My last blog post was about creating an inspirational design target to lead to a better end-state solution and an overall larger market.
Once you have a design target or character in hand, the next step is to validate your assumptions about that character. Do you actually know who they are? How they behave? And why they behave that way?
There are many unique market research techniques that can help you to gain a deeper understanding of your customer, but the idea I want to reinforce today is the importance of understanding your design target’s behaviours (how and why they do something) rather than just their intentions (what they tell you they think they do).
There is a host of interesting research and popular literature on the subject of behaviour, including topics such as behavioural marketing, behavioural targeting and behavioural economics. I’m not enough of an expert to try and synthesize it all here, but I will say that I’m an advocate and a believer. (Send me an email or a message if you’d like to see my reading list on the subject.)
What I can speak to from my practical experience as a corporate innovator and intrapreneur is the power of leveraging behaviour-oriented learning to get to better ideas. Let me explain with an example from my Procter & Gamble days.
Skincare in Korea
I was on an ethnographic research trip in Korea to learn about Korean men’s skin-care habits. Korea has some of the most skin care–involved consumers in the world, so one of our inspirational design targets was a Korean man highly involved in skin care.
I visited several retail outlets and local beauty establishments like spas, immersed myself heavily in authentic local culture and, of course, met with several Korean men in their homes to ask them about their skin-care routines. We wanted to know whether their skin-care regimens were highly involved and if the health and appearance of their skin were key concerns. Generally, the interviewees’ answers indicated that skin care was not a big deal to them and that their routines were not that complex.
Next we would go into their bathrooms and ask them to take us through their actual routines— and what a difference that made! Most of our interviewees used upward of seven different products, including toners, firmers and face masks. They had very specific methods of applying each product and were unwilling to share their products with others in the household. Yet, when asked again, they remained adamant that they “weren’t that skin-involved.”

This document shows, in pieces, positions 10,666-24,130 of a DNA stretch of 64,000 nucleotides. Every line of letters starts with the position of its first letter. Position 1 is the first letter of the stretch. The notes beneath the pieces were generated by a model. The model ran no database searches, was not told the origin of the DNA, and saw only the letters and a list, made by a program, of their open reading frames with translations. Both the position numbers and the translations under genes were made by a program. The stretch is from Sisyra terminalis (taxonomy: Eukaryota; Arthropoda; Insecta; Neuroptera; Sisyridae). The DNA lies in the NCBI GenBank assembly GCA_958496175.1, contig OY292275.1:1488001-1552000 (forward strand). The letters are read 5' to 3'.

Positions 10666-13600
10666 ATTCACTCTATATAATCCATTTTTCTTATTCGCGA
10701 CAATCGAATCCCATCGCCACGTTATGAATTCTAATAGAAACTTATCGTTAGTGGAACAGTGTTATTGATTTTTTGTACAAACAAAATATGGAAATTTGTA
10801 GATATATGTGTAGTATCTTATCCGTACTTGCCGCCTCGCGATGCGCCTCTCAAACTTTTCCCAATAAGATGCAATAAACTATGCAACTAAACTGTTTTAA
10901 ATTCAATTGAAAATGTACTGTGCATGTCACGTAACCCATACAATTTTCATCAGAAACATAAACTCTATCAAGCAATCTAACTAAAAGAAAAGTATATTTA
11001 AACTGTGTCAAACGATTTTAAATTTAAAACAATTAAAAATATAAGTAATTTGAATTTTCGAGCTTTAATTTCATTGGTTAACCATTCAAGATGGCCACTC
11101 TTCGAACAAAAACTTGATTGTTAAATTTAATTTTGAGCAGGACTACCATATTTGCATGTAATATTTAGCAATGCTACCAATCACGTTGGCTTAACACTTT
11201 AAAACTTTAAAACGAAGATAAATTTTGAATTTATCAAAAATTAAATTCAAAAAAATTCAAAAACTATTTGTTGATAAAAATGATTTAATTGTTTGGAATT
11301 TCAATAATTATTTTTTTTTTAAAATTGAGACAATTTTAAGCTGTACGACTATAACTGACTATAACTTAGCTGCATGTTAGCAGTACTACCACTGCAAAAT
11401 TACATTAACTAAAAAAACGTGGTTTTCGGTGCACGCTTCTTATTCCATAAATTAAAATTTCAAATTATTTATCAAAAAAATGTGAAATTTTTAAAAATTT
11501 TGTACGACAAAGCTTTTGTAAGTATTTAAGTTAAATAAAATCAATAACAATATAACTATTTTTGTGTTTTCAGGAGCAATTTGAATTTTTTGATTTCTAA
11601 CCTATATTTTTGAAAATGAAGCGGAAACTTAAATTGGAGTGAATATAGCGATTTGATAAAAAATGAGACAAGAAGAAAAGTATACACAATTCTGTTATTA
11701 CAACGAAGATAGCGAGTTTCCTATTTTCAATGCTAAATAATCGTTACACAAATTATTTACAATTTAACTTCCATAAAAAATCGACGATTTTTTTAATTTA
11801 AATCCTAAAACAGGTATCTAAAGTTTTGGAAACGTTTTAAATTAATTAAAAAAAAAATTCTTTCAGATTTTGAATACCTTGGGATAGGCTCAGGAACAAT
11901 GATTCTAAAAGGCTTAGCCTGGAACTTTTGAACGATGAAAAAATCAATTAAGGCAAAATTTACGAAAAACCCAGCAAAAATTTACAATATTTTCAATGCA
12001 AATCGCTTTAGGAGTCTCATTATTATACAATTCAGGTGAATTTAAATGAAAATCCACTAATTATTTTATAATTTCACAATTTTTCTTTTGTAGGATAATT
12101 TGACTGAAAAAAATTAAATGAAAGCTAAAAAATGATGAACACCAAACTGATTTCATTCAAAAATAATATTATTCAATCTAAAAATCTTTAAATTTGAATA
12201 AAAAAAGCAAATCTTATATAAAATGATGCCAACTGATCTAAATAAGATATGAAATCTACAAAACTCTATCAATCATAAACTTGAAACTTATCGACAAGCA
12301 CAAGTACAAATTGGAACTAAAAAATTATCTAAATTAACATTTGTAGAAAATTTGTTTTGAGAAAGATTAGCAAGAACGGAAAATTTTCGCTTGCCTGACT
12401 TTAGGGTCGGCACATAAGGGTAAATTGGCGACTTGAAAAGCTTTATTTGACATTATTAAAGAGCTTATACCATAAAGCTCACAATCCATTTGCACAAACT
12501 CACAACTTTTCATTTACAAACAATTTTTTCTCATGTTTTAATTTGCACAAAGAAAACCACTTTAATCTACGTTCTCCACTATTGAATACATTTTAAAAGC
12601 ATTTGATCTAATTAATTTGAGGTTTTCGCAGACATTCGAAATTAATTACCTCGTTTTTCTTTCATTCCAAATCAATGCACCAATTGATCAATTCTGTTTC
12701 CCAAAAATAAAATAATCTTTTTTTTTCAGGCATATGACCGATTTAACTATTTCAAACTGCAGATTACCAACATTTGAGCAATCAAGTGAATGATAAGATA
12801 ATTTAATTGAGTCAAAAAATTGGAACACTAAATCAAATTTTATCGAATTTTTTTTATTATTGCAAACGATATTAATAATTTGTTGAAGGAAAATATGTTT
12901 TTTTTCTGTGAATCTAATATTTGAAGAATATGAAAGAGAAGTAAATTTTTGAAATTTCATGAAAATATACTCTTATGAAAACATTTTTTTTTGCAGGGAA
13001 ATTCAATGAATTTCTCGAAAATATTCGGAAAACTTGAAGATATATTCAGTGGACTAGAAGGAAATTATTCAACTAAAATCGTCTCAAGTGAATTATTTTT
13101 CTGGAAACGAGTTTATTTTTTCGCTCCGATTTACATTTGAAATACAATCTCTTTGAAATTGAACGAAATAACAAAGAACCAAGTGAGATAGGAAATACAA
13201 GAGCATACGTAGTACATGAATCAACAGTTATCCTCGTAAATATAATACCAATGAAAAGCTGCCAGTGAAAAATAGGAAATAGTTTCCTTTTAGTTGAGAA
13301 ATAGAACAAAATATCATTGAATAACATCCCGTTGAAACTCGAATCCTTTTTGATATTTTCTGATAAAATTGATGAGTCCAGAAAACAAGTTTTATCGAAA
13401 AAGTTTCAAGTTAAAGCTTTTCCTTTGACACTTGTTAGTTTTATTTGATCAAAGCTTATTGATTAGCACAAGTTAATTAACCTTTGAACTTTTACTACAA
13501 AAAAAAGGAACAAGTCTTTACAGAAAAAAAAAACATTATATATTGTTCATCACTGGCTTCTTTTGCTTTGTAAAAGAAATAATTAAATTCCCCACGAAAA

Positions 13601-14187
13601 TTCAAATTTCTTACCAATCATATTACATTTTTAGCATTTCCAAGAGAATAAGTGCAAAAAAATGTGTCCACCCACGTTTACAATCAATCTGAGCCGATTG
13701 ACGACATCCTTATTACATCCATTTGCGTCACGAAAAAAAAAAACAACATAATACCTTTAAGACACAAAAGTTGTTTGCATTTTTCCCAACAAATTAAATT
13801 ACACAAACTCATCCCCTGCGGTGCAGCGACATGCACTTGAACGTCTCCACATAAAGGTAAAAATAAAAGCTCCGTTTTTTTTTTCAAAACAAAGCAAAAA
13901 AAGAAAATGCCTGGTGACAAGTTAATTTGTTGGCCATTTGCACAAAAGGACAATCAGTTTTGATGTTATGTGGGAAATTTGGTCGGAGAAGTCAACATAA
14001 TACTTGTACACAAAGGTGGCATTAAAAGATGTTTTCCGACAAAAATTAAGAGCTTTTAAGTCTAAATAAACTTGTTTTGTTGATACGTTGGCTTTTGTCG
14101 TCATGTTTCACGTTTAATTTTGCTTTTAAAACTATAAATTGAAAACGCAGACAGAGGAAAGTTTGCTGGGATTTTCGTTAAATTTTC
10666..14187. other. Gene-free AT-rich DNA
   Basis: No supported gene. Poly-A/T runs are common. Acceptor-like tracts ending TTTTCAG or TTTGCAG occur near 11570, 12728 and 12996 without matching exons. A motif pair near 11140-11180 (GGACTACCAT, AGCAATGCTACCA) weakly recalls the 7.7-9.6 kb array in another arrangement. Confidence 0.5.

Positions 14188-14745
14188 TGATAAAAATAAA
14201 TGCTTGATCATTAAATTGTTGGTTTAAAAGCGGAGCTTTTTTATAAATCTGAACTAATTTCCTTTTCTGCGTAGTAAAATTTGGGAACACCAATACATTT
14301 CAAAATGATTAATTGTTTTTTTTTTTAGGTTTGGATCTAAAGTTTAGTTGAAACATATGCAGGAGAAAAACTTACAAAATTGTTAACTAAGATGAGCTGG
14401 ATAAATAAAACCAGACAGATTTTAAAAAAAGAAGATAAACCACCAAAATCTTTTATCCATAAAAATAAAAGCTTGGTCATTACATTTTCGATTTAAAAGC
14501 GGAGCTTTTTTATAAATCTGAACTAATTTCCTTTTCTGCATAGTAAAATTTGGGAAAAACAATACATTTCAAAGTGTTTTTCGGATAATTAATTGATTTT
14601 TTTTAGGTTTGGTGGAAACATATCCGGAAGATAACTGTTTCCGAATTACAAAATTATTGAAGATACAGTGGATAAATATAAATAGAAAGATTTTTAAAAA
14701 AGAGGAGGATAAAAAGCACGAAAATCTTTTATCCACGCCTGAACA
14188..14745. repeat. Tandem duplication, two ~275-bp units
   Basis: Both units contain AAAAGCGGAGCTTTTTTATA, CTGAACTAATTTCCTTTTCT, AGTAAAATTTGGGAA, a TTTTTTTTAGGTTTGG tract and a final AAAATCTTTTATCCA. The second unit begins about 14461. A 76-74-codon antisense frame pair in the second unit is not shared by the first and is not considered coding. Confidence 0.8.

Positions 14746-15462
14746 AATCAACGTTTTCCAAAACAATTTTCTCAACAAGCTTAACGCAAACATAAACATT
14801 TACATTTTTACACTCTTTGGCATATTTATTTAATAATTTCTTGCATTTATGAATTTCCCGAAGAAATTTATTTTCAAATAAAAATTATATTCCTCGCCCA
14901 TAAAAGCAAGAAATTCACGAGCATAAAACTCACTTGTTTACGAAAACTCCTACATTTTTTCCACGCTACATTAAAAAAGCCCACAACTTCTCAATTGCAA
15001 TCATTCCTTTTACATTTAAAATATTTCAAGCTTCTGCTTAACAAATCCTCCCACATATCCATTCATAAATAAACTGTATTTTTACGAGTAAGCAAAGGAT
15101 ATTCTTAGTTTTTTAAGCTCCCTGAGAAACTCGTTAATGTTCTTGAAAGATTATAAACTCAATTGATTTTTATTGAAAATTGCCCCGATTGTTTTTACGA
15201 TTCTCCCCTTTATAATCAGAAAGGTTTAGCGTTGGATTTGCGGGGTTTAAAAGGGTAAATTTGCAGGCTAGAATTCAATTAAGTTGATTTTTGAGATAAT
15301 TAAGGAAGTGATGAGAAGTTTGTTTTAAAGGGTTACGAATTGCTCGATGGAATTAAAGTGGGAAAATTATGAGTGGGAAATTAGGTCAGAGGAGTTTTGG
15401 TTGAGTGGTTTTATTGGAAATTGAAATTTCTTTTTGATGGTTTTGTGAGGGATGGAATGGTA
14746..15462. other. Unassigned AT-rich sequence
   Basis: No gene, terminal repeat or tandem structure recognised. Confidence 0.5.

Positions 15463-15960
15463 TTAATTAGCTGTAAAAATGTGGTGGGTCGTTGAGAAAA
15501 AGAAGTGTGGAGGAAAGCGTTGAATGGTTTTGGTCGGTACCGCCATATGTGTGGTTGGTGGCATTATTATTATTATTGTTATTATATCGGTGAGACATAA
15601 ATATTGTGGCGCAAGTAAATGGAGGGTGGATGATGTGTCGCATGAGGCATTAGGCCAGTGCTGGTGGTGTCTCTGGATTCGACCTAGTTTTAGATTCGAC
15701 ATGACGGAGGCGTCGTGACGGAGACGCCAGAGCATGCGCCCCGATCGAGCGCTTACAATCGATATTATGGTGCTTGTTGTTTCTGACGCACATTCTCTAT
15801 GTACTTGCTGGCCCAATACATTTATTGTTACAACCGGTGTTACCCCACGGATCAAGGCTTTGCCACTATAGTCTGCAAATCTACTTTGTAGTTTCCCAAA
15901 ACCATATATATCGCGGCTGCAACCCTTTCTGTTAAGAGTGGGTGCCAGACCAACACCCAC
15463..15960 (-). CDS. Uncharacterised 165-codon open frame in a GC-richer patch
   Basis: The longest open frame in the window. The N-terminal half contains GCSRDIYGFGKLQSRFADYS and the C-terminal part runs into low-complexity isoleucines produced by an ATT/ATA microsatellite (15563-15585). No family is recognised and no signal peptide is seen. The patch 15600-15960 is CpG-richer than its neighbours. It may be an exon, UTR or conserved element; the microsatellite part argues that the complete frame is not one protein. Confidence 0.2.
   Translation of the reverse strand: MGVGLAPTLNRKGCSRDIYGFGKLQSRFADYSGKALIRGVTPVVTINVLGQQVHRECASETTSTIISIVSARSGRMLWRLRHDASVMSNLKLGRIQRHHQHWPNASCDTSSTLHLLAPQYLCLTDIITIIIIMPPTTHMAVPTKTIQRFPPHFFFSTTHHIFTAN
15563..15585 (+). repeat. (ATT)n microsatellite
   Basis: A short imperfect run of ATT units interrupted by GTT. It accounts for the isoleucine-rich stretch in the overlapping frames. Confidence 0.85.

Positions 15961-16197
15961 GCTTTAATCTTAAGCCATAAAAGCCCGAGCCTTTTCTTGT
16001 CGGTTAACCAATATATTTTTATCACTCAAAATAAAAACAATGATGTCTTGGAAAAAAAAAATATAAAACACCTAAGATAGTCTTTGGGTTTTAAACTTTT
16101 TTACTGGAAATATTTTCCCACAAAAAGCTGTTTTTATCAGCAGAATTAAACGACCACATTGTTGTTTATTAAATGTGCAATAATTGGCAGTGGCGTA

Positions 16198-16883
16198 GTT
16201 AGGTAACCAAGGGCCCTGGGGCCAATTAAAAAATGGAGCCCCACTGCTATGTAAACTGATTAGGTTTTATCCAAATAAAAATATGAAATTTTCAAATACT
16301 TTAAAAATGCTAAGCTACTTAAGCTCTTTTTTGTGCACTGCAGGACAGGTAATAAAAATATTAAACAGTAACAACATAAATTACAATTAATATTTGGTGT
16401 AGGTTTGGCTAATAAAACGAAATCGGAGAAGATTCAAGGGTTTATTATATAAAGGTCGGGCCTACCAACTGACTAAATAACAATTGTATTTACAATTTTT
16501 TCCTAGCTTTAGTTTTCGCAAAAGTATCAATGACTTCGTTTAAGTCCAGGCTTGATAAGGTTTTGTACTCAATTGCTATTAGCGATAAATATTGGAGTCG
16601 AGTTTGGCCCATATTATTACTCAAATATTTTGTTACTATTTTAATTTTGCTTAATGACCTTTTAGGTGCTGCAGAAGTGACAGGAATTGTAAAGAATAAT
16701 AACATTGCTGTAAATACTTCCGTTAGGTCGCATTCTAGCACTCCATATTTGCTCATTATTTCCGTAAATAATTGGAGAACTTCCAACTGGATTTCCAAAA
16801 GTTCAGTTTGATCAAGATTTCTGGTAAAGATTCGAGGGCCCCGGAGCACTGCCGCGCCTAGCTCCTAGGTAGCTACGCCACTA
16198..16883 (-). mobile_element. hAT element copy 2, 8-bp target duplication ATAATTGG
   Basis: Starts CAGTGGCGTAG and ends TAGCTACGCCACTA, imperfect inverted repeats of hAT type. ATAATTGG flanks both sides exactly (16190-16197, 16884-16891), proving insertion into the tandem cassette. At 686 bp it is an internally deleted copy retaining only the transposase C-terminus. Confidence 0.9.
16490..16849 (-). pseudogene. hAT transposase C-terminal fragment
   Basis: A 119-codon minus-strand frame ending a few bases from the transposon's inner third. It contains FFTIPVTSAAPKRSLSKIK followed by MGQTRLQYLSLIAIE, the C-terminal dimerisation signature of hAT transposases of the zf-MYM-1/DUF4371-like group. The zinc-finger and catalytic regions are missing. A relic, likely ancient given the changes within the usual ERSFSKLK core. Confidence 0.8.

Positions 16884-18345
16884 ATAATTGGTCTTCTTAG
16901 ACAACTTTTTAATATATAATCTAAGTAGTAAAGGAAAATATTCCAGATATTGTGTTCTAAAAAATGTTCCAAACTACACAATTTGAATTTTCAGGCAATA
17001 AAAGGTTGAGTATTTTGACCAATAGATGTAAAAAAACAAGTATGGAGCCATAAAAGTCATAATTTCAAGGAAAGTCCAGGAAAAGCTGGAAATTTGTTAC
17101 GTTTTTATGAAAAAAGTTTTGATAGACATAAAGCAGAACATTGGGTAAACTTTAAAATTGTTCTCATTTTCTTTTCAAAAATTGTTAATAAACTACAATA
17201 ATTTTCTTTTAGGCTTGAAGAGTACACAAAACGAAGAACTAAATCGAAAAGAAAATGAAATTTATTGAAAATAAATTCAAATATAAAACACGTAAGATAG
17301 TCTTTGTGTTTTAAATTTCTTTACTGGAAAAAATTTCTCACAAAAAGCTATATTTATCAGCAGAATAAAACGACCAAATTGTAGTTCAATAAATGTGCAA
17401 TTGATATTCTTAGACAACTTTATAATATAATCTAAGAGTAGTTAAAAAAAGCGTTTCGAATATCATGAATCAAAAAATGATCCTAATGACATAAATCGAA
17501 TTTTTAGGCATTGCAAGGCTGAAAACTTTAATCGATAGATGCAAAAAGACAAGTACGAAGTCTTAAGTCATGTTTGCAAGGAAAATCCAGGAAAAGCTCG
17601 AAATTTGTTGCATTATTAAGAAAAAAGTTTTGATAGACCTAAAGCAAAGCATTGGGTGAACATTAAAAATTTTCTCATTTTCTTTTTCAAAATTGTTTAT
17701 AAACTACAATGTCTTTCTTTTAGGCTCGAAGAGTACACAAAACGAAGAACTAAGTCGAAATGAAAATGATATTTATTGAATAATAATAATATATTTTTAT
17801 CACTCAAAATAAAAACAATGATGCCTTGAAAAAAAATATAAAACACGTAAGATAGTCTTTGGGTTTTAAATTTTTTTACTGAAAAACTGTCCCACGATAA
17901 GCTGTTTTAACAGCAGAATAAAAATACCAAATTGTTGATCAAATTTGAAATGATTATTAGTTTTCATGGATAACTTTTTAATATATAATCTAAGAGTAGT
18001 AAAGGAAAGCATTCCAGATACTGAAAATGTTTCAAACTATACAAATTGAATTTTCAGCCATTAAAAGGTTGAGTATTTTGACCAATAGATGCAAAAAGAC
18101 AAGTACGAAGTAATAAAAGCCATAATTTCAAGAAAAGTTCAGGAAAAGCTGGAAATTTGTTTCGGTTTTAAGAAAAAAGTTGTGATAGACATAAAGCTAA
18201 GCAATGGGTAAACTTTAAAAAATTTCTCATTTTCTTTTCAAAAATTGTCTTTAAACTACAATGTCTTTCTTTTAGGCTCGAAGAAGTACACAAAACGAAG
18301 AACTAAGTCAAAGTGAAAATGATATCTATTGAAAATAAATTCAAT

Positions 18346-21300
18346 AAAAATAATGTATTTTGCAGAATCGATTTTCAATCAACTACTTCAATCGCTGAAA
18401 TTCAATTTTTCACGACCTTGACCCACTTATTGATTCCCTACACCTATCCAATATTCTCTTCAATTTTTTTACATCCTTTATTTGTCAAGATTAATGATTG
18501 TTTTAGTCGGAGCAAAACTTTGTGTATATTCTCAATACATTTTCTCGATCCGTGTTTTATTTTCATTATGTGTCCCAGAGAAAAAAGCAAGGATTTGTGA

Interestingly enough, in the broader Korean context, these men likely weren’t actually all that skin involved. After all, Korean women’s skin-care routines often involve up to 19 different products. Still, compared to our original assumptions, the men’s skin-care routines were on a completely different level anticipated.
By combining what we heard from the men themselves with what we observed, and then putting it into the context of our local immersion, we came away with an entirely new vocabulary for the problem we were trying to solve. This, in turn, led to different avenues for our concept, product and go-to-market positioning. Our research was extremely helpful not only in developing our solution for the Korean market, but also for targeting markets that are much less skin-involved (and much larger), like North America.
My point here is not that you need to take an extended trip to another continent and invade people’s bathrooms to get to a better end-state design. (Although, if the opportunity arises, you should.) Rather, my point is that getting to the root of what your target actually does—and why they do so—is critical to delivering on what they actually need and are going to pay money to use.
Take the time to build a robust understanding of your design target and use multiple sources of input and observation to build that picture. This is something you can do regardless of the size of your company or the resources available. Scale your investigation to the means at your disposal, but make it a priority.